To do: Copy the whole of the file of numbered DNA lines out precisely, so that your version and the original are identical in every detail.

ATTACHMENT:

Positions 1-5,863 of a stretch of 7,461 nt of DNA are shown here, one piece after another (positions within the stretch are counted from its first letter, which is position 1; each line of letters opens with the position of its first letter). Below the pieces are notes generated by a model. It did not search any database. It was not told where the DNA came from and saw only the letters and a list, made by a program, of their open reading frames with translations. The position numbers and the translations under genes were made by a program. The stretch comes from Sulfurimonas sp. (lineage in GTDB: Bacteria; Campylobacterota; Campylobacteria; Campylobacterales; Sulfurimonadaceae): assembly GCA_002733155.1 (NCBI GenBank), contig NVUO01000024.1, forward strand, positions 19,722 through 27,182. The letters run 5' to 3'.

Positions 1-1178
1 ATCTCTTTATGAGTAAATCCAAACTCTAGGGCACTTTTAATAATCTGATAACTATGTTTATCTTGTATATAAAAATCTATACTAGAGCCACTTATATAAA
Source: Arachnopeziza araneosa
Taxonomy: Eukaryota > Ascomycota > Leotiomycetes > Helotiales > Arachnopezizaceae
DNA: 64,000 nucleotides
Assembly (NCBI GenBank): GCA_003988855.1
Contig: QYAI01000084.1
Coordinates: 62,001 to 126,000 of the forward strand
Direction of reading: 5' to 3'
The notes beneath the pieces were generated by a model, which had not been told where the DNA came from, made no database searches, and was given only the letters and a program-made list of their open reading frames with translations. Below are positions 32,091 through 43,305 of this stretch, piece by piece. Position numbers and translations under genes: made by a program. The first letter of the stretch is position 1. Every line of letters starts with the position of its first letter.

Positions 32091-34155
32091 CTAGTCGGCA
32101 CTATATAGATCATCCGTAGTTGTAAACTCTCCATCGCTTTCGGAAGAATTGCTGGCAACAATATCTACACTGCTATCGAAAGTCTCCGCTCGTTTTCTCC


Positions 1-5,863 of a stretch of 7,461 nt of DNA are shown here, one piece after another (positions within the stretch are counted from its first letter, which is position 1; each line of letters opens with the position of its first letter). Below the pieces are notes generated by a model. It did not search any database. It was not told where the DNA came from and saw only the letters and a list, made by a program, of their open reading frames with translations. The position numbers and the translations under genes were made by a program. The stretch comes from Sulfurimonas sp. (lineage in GTDB: Bacteria; Campylobacterota; Campylobacteria; Campylobacterales; Sulfurimonadaceae): assembly GCA_002733155.1 (NCBI GenBank), contig NVUO01000024.1, forward strand, positions 19,722 through 27,182. The letters run 5' to 3'.

Positions 1-1178
1 ATCTCTTTATGAGTAAATCCAAACTCTAGGGCACTTTTAATAATCTGATAACTATGTTTATCTTGTATATAAAAATCTATACTAGAGCCACTTATATAAA
Source: Arachnopeziza araneosa
Taxonomy: Eukaryota > Ascomycota > Leotiomycetes > Helotiales > Arachnopezizaceae
DNA: 64,000 nucleotides
Assembly (NCBI GenBank): GCA_003988855.1
Contig: QYAI01000084.1
Coordinates: 62,001 to 126,000 of the forward strand
Direction of reading: 5' to 3'
The notes beneath the pieces were generated by a model, which had not been told where the DNA came from, made no database searches, and was given only the letters and a program-made list of their open reading frames with translations. Below are positions 32,091 through 43,305 of this stretch, piece by piece. Position numbers and translations under genes: made by a program. The first letter of the stretch is position 1. Every line of letters starts with the position of its first letter.

Positions 32091-34155
32091 CTAGTCGGCA
32101 CTATATAGATCATCCGTAGTTGTAAACTCTCCATCGCTTTCGGAAGAATTGCTGGCAACAATATCTACACTGCTATCGAAAGTCTCCGCTCGTTTTCTCC